21. July 2020 | 07:28 CET
Gazprom, Saturn Oil & Gas, Shell - Winners of a supply chain law
In recent weeks, the German media have frequently reported on a so-called supply chain law. The aim of such a law is to ensure that German companies respect human rights and protect the environment in the procurement of materials and products. The world should become a better place and ruthless business practices should not endanger fair competition. Sounds like an exciting initiative that can protect consumers from the unwitting purchase of ethically and morally questionable products. The law has yet to be implemented because market participants fear a competitive disadvantage for German companies. But there would also be winners - even at the petrol pump.
time to read: 2 minutes by Mario Hose
Good oil is desirable
Imagine that the next time you go to a petrol station you have the choice between 'safe' and 'ruthless' petrol. The good kind comes from Canada, where human rights are respected and the environment is protected. The bad fuel, for example, comes from a country about which little is known except that the death penalty is the order of the day. The revenues from the oil business are used by the ruthless rulers to buy weapons, not to defend themselves, but to intimidate the population or neighbors. You can probably think of several countries that would fit that description.
Conflict of interest and security of supply
The situation of such a supply chain law becomes exciting in the case of companies or countries against which an embargo already exists, but where it is still necessary to purchase products or raw materials. One gets relatively quickly into a conflict of interest and an area of political interpretation. Would the German government (be able to) renounce the purchase of natural gas from Gazprom in Russia because of an embargo against Russia? Out of the question. Germany is simply dependent on natural gas from Russia for the foreseeable future.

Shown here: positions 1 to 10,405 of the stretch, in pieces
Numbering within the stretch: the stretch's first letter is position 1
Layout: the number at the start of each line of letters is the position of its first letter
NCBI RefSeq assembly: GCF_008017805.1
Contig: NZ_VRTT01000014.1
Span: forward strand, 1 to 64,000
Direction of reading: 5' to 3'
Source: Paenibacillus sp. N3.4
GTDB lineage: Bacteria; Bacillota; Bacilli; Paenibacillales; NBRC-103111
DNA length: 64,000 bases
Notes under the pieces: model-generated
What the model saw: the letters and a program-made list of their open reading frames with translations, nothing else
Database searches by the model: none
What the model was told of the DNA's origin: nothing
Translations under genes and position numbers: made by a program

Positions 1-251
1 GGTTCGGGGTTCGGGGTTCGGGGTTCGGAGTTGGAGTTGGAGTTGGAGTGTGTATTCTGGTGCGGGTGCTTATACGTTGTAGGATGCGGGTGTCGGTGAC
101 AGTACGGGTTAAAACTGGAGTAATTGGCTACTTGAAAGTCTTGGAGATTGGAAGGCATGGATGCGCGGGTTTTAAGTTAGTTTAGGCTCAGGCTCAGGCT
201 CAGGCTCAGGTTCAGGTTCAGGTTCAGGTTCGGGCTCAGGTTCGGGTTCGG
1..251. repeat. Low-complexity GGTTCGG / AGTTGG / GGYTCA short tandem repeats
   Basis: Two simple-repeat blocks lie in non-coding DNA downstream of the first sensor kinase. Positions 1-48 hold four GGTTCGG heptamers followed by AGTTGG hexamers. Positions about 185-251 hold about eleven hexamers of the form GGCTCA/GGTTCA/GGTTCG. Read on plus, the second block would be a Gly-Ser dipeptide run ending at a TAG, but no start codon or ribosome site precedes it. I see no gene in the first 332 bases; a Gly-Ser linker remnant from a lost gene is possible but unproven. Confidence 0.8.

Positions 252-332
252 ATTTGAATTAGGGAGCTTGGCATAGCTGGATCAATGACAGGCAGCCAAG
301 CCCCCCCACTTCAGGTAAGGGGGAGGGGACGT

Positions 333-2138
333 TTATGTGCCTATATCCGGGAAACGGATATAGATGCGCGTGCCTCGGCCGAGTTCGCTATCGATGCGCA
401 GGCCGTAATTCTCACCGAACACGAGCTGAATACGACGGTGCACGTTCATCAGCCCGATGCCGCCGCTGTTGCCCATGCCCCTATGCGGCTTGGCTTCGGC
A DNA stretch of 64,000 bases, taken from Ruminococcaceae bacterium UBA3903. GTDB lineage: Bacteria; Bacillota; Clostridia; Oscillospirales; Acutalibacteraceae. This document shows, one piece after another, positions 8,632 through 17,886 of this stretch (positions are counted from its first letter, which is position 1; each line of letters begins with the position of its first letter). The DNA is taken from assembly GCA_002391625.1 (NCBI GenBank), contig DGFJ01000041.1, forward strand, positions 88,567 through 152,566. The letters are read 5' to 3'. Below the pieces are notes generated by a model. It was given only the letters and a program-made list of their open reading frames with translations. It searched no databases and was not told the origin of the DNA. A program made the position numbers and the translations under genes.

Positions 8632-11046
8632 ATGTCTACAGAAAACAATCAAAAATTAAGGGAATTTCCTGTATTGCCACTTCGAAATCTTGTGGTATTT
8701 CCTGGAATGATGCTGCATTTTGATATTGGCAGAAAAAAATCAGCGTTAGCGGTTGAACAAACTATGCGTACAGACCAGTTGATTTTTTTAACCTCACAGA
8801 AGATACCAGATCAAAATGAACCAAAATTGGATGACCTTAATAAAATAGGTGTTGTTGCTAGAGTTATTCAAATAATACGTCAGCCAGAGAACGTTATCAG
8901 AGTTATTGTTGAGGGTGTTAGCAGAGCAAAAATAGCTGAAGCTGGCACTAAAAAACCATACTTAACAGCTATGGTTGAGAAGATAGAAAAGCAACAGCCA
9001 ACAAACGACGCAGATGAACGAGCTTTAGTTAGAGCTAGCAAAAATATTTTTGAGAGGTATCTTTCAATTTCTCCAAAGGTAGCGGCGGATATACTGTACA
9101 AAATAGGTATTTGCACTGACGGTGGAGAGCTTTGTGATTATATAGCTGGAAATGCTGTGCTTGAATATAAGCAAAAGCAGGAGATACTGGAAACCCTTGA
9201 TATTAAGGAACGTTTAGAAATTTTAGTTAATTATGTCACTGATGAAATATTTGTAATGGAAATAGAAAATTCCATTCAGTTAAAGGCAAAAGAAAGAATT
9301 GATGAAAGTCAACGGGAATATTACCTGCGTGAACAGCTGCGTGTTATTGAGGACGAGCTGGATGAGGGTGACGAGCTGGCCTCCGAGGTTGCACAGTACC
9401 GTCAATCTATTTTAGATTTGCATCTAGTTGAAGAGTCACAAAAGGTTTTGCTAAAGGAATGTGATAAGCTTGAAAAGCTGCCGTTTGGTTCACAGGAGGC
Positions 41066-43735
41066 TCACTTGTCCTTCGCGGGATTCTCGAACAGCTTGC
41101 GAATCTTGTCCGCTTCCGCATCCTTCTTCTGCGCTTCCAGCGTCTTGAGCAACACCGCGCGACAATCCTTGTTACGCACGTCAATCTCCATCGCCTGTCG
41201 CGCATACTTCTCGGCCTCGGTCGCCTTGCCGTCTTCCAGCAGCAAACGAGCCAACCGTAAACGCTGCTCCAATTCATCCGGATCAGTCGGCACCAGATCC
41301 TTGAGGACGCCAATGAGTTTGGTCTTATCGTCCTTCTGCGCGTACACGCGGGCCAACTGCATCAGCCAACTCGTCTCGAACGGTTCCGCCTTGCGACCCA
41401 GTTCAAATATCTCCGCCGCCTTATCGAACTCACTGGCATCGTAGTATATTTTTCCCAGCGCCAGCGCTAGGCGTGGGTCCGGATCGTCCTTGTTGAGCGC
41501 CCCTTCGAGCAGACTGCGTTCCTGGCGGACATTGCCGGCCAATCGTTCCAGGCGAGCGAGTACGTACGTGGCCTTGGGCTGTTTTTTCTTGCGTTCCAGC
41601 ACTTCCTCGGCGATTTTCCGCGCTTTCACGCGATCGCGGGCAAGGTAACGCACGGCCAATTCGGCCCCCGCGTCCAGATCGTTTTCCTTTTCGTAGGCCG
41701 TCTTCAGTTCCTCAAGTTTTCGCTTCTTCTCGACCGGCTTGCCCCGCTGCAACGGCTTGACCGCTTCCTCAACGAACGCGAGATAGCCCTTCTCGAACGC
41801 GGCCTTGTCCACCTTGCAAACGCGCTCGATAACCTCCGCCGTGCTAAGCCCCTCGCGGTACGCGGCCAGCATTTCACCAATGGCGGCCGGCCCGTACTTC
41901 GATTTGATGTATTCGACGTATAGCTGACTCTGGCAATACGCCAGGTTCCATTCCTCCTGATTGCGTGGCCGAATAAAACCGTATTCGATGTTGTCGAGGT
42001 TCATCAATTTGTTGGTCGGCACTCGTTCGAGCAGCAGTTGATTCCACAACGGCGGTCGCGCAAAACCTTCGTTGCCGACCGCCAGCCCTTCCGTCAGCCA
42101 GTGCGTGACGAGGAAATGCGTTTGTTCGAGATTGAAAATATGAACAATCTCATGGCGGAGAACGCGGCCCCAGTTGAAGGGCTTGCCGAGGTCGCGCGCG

What power does a supply chain law really have?
The proponents of a supply chain law cite strikingly clear cases where the observer will undoubtedly come to a decision as to what is right and what is not good for society. However, the situation becomes critical in areas that are less clear. For example, do I do more harm if I no longer buy certain products from developing countries with low standards and instead purchase the goods from certified sources in industrialized countries? Who pays for the loss of income for people from unregulated markets?
Can a German or European supply chain law create new standards for people and nature in weak countries and regions or is the opposite even caused because the pressure to earn is too high and people are forced to be driven into the arms of ruthless buyers from other parts of the world? We do not know. It would be an experiment.
Good Canadian crude oil
On the subject of crude oil, companies such as Saturn Oil & Gas from Canada would benefit considerably from a global supply chain law of the G7 or G20 states. However, due to the transport routes, it is illusory that processed crude oil from the Canadian province of Saskatchewan reaches a gas station in Munich. The domestic and neighboring US market would be large enough for Canadian companies if the import of questionable crude oil were to cease. Shell from Europe has often been the focus of critical reporting in the past and has already been severely attacked by environmental protection organizations on several occasions. But even such companies are developing and learning. It remains to be seen where the journey will lead.